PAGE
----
Buttery asparagus is the easiest side dish to serve with Texas Roadhouse prime rib. All you need to do is boil the asparagus until it has softened slightly, cover it with butter, and sprinkle it with salt.

5. Honey Roasted Parsnips and Carrots

Honey roasted vegetables are a simple delight. Make sure to balance out the sweet flavors with plenty of black pepper.

Cooking Tips and Tricks

I want to help prevent cooking disasters, especially when it comes to cooking such a luxurious and expensive piece of meat such as a prime rib, which is why I have compiled these tips and tricks for you to use as a reference. Avoid any cooking faux-pas and follow the suggestions below:

1. Never Cook Straight Out of the Refrigerator

Prime rib is a large and very hearty piece of meat that needs to be cooked at room temperature. Cooking prime rib when it is still cold will result in a longer cooking time and a more rubbery texture.

2. Cook at an Appropriate Heat

Prime rib takes a long time to cook through. Don’t be tempted to cook it on high heat for longer than 30 minutes because you will be left with a piece of meat that is completely burnt on the outside and raw on the inside. You want to give the prime rib a blast of heat for 30 minutes so that the outside becomes nice and crisp, and proceed to cook it on low to medium heat so that the rest of the cut can cook.

3. Portion Control

Prepare roughly 12 ounces of meat per person. You can make more if you want to enjoy some leftovers the next day, but any less than 12 per head and your guests will leave the dinner table unsatisfied.

4. Always Marinate your Meat

Marinate your meat and do so for as long as you can! The longer meat is soaked in juicy flavors, the better it will taste once it is cooked.

5. Never Cut into the Meat Straight Away

All meat, especially red meat, should be left to rest for at least an hour before being cut. This allows all of the juices to settle and soak into the meat.

You May Also Like: Sweet Baby Ray’s Oven Baked BBQ Pork Chops


Q: Should I salt prime rib the night before cooking it?
A: Prime rib should be salted at least an hour before being cooked. For the best results, salt it the night before, and leave it uncovered in the refrigerator.

Q: What is the difference between prime rib and ribeye?
A: Prime rib is slow roasted and takes about two to three hours to cook, whereas ribeye is seared and grilled and takes less than an hour to cook.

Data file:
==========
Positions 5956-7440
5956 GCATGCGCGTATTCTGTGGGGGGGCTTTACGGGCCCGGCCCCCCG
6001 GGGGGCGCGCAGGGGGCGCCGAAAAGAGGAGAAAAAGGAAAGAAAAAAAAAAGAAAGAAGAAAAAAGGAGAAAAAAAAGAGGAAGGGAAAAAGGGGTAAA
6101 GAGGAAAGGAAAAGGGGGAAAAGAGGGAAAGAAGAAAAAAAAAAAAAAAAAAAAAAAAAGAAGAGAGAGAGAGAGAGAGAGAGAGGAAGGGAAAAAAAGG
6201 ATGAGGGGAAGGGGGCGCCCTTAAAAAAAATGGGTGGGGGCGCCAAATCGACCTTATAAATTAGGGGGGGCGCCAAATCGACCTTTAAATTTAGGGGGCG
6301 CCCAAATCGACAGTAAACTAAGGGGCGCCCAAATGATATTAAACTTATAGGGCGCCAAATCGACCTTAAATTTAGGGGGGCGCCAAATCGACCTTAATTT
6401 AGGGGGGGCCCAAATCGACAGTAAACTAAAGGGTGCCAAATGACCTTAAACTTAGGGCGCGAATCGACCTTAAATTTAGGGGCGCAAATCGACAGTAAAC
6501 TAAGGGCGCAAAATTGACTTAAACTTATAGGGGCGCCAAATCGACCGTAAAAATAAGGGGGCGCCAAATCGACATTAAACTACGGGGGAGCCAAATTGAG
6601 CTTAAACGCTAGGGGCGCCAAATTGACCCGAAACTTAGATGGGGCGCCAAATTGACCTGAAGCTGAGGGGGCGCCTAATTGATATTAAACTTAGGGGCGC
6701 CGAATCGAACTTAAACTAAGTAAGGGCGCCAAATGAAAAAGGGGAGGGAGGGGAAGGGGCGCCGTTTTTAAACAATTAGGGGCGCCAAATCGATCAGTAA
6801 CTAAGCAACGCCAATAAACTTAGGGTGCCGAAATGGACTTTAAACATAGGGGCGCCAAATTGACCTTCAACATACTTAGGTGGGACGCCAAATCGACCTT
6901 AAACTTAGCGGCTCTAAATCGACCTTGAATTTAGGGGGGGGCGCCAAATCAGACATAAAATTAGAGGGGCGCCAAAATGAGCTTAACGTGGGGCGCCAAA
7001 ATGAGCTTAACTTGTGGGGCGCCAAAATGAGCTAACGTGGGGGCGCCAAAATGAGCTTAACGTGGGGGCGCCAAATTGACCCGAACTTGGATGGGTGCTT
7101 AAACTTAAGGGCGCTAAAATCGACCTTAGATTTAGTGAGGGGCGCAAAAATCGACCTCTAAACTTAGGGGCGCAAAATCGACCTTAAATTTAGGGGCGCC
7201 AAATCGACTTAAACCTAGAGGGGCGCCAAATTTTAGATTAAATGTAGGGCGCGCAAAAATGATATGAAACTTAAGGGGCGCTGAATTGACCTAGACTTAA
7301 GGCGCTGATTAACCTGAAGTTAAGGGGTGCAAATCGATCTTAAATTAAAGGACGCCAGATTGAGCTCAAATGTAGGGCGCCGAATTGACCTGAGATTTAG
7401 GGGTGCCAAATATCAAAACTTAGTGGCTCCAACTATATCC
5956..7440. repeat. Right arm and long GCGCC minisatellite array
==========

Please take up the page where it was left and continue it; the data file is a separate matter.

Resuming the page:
Q: Why is prime rib so expensive?
A: Red meat is expensive in general, but prime rib has a high price ticket for many reasons. Prime rib is a luxurious cut of meat and often comes with a luxurious price tag to match.

Q: How many people will one ribeye feed?
A: One ribeye is enough for two people. Make sure you have about 12 ounces of meat per person to ensure that the portion is big enough.

Q: How long should I cook prime rib?
A: Prime rib will take about 20 minutes per pound to cook. You know your oven the best, so if it heats up and cooks food quicker than expected, you should keep an eye on the cooking time to ensure you don’t overcook the meat.

Q: How long will cooked prime rib last in the fridge?
A: You can store prime rib in the refrigerator for up to three days before it goes bad. Make sure that the meat is stored properly in an air-tight container if you want it to last this long. I recommend always inspecting meat before reheating it to make sure it isn’t showing signs of spoilage.

Q: Can I freeze prime rib roast?
A: Absolutely! Freezing leftover prime rib is a great way to cut down on food wastage. Freeze prime rib in portion sizes so that you don’t have to defrost more meat than you intend on eating.

Top Tip: Don’t freeze prime rib that has been left out at room temperature for longer than three hours. Refrigerate cooked meat within an hour to stop it from spoiling.


Peter's path through the culinary world has taken a number of unexpected turns. After starting out as a waiter at the age of 16, he was inspired to go to culinary school and learn the tricks of the trade. As he delved deeper, however, his career took a sudden turn when a family friend needed someone to help manage his business. Peter now scratches his culinary itch on the internet by blogging, sharing recipes, and socializing with food enthusiasts worldwide.